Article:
The 2015 Eisner Award nominations are out and it’s time to take a look at representation. According to their press release, 34 women were nominated this year with female writers, artists, and editors earning a total of 39 nominations overall. The awards, named for acclaimed comics creator the Will Eisner, highlight the best publications and creators in comics and graphic novels. Winners will be announced this summer during Comic-Con International in San Diego.
Representation across the categories
Of the 26 categories reviewed, 21 included nominations for women. In cases, where a creative team was nominated, if the team included a woman, that counts towards representation in that category. Similar to our analysis from last year, the following categories were not included in our review: Best Comics Related Periodical/Journalism, since most of these sites are comprised of large teams of contributors and Best Archival Collection/Project—Strips and Best Archival Collection/Project—Comic Books since the purpose of analyzing this data is to get a better sense of current creator gender representation.
Strong female protagonists
Four titles nabbed three or more nominations each: Marvel’s Ms. Marvel, DC’s Multiversity, Image’s Saga, and Monkeybrain’s webcomic Bandette. Of the four, three prominently feature leading female characters and the same three include women on their creative teams.
Only four individuals received three of more nominations, three were male–Brian K. Vaughan, Grant Morrison, Paul Tobin–and one was female–Noelle Stevenson. She’s nominated not only for her work on BOOM!’s Lumberjanes but also for her own webcomic, Nimona.
On so many levels, the story of Kamala Khan is important to diversity in comics. Seeing the Ms. Marvel team get recognized for their work makes it even sweeter. The Ms. Marvel team took the nomination list by storm with five nominations. It’s up for Best New Series, Best Writer (G. Willow Wilson), and Best Penciller/Inker (Adrian Alphona), along with shared recognition for Best Cover Artist (Jamie McKelvie/Matthew Wilson, The Wicked + The Divine, Ms. Marvel) and Best Lettering (Joe Caramagna, Ms. Marvel, Daredevil).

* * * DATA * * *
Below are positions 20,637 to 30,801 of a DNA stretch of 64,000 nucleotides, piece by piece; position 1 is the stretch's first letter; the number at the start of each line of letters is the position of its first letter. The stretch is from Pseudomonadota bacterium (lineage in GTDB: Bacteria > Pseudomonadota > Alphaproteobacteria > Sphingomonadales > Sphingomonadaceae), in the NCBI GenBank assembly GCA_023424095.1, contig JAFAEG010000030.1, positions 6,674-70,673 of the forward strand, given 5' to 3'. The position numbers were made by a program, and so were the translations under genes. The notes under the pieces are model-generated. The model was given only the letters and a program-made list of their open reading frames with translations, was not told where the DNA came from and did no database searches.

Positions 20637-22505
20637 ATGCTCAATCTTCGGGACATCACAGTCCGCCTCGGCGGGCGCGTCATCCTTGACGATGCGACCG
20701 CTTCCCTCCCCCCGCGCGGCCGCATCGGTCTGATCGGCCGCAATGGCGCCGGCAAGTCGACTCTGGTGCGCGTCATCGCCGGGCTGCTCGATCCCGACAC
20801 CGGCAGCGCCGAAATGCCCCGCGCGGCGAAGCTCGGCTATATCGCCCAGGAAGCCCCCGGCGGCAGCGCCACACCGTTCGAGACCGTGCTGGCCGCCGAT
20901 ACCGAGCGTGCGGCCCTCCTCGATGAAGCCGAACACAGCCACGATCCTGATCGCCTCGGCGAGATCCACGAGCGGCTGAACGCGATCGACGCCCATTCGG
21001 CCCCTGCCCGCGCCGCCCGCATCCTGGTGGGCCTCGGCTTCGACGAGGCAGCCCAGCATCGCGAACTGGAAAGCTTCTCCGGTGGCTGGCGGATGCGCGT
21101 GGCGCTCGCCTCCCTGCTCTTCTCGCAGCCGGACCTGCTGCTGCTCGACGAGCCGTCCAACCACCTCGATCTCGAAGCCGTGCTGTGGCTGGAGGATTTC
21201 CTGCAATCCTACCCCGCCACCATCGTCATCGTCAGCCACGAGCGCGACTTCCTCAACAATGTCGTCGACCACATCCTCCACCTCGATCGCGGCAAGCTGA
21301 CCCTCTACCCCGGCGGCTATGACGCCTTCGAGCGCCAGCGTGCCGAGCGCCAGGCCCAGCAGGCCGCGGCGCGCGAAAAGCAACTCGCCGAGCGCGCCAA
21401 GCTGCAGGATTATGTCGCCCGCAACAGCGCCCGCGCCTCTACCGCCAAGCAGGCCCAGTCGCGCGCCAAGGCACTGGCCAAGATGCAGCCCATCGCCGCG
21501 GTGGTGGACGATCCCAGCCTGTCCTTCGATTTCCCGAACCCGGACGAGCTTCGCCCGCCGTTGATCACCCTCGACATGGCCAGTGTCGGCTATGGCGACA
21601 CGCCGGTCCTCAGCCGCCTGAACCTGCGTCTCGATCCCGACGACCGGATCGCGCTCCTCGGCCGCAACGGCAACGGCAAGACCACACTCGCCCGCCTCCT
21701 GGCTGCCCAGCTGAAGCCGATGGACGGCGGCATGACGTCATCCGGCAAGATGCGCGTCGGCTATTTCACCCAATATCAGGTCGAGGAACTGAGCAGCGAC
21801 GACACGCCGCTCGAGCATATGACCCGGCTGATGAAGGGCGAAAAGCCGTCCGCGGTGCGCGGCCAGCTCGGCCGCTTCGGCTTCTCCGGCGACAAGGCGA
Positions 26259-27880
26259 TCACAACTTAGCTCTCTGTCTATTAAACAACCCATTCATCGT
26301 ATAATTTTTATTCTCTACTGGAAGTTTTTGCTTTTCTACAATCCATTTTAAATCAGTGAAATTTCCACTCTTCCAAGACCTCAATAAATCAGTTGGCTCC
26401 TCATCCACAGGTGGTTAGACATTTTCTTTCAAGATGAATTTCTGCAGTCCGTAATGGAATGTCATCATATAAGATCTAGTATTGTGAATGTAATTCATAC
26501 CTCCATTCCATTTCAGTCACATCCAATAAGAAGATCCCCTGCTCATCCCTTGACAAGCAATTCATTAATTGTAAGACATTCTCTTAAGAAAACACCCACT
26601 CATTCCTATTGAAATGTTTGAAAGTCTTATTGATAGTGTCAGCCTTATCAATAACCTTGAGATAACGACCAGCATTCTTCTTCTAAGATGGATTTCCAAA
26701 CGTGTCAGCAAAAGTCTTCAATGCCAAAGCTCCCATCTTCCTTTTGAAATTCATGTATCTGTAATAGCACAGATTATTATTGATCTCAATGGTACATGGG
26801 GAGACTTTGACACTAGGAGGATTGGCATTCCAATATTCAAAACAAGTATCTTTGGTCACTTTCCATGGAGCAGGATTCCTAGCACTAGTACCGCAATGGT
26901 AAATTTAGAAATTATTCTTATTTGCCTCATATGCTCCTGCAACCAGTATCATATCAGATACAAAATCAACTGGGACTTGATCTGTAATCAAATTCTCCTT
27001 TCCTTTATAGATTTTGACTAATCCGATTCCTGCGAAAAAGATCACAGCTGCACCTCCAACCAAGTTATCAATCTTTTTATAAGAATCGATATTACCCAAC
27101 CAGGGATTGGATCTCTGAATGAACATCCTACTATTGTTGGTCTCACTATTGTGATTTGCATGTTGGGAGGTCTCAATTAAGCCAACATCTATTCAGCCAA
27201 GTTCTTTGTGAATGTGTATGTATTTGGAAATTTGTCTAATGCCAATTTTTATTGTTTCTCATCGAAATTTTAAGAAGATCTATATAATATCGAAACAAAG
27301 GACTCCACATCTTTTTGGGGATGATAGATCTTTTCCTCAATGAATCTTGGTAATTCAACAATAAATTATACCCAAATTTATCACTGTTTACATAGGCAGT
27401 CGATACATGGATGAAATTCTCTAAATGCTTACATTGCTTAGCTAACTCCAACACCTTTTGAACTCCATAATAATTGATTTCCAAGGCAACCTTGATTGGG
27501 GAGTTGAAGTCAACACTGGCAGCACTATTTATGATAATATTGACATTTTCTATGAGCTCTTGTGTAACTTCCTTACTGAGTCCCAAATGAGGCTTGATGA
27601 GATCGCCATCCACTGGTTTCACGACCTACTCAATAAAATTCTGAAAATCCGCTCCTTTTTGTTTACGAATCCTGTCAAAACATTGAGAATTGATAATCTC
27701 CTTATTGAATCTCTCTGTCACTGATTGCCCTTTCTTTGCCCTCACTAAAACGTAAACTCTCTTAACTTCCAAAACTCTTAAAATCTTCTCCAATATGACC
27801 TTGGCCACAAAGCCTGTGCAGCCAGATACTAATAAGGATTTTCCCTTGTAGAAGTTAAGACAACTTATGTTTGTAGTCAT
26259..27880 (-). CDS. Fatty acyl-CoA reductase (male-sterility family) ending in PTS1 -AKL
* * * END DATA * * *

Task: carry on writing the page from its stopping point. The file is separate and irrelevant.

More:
Not just your local comic shop readers
Roz Chast and Raina Telgemeier have been topping charts this year, but you won’t see their work in Diamond’s monthly stats. They’ve been consistently owning the New York Times Bestseller’s List for graphic books. I’m so happy to see these women recognized with Eisner nominations. Roz Chast is nominated Best Reality-Based Work for Can We Talk About Something More Pleasant?, her memoir examining her parents as mother and father start facing old age and poor health. Raina Telgemeier is nominated for Best Writer/Artist for her work, Sisters. She’s been a powerhouse on the NYT list this past year not just with Sisters, but with multiple titles including Smile and Drama.
Reading through the nominations, I was struck by a few items I think are worth calling out. In Best Web/Digital Comic, Failing Sky by creator Dax Tran Caffee, explores feminism and transgender issues through four interrelated stories: the memoir of a failed sailor, the quest of a traveling ghost, the adventure of a genderqueer nancy drew, and some rampaging giant robots.
El Deafo, the story of a girl who goes to school and tries to make friends, but has a bulky hearing aid attached to her chest, is nominated in two categories, Best Reality-Based Work and Best Publication for Kids Ages 8-12. El Deafo is another title that’s been popular on the NYT list. The nomination is important, showing that stories with differently-abled characters are welcome in our comic space.
In the Best Anthology category, Massive: Gay Erotic Manga and the Men Who Make It from Fantagraphics takes a nomination. Multiple points struck me here while unpacking that anthology title. I admit, this one has not been even close to being on my radar, but now I’m intrigued. Fantagraphics currently has a 30-page excerpt available on their site, which I encourage you to check out. Warning, though, some of the images in the excerpt are NSFW.
Overall, I was impressed by the breadth of the Eisner nominations this year. We’ll see how that translates when the winners are announced in July.